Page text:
That project and the Mitkof Island deer study use a method known as mark-recapture to estimate the population size. Originally, animals were live-captured, physically marked in some way, and released; later trapping efforts captured new animals and recaptured some of the marked animals. A statistical analysis of the ratios allows for an estimate of the overall population size. The same method applies today, but there’s no need to handle or physically mark the animals. The DNA sample allows a biologist to identify individual animals (the mark) and then subsequent samples represent the recapture.
The DNA sample also reveals the gender of the animal. Eacker said as DNA technology keeps advancing, the cost to analyze each sample comes down and the efficiency improves. The results are also returned more quickly.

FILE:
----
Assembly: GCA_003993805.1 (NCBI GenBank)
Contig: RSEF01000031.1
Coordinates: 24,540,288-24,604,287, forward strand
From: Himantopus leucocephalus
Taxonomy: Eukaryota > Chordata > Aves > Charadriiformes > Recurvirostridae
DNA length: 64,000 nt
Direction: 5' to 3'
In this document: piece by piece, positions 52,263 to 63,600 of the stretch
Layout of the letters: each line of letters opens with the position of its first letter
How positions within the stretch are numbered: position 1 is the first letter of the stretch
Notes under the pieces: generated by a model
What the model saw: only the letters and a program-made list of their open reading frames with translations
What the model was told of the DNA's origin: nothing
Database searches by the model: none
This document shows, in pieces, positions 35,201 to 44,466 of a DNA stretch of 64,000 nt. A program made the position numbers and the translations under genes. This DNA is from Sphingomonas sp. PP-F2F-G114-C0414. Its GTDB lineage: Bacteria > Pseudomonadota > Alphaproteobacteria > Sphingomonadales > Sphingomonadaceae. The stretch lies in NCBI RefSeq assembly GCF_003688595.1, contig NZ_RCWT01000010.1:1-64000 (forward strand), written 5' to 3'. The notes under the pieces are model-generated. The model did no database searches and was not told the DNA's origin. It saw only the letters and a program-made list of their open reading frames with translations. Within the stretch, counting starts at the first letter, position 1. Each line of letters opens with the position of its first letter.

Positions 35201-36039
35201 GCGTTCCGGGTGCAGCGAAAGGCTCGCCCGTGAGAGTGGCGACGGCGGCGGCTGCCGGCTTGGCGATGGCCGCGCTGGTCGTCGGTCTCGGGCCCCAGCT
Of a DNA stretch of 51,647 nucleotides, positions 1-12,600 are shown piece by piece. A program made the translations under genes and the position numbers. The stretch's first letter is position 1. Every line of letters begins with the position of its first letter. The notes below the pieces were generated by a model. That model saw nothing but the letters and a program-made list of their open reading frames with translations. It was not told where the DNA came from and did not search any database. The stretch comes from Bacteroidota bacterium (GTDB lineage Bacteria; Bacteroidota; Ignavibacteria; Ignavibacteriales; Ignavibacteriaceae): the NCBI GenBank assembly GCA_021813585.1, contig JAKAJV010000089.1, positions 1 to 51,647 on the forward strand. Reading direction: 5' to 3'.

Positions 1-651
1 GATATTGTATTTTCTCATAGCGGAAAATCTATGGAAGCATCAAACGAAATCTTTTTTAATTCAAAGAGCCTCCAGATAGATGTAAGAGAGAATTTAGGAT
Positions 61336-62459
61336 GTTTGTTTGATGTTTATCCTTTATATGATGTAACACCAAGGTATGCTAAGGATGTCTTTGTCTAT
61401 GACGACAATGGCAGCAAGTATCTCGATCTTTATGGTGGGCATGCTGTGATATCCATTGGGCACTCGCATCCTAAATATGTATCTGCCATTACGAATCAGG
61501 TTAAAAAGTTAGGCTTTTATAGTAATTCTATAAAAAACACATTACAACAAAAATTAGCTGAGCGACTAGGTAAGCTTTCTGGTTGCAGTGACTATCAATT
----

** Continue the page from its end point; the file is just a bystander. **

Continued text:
“The turnaround has been great, in the past we’ve waited more than a year for results, this lab at the University of Idaho has done a great job,” he said. “Of the 221 samples, 88 percent were successfully amplified. That’s really good - in past studies we’ve seen around 20 percent success.”
The lab said this is one of the highest amplification success rates they’ve ever seen for fecal samples.
Low success means backup samples must be tested, driving up the cost of the study. In this project, each sample tested costs $60. Because of the high success rate, Eacker said the study is running under budget. Part of the success is attributable to the care taken with the pellet samples. Those cells on the pellet surface - and their DNA – degrade pretty quickly, depending on moisture and temperature.
Eacker said 70 individual deer were detected, and a lot of deer were recaptured. “One individual was recaptured 11 times,” he said. “So far, something like 20 of those 70 were only detected once, and 50 were detected more than once.”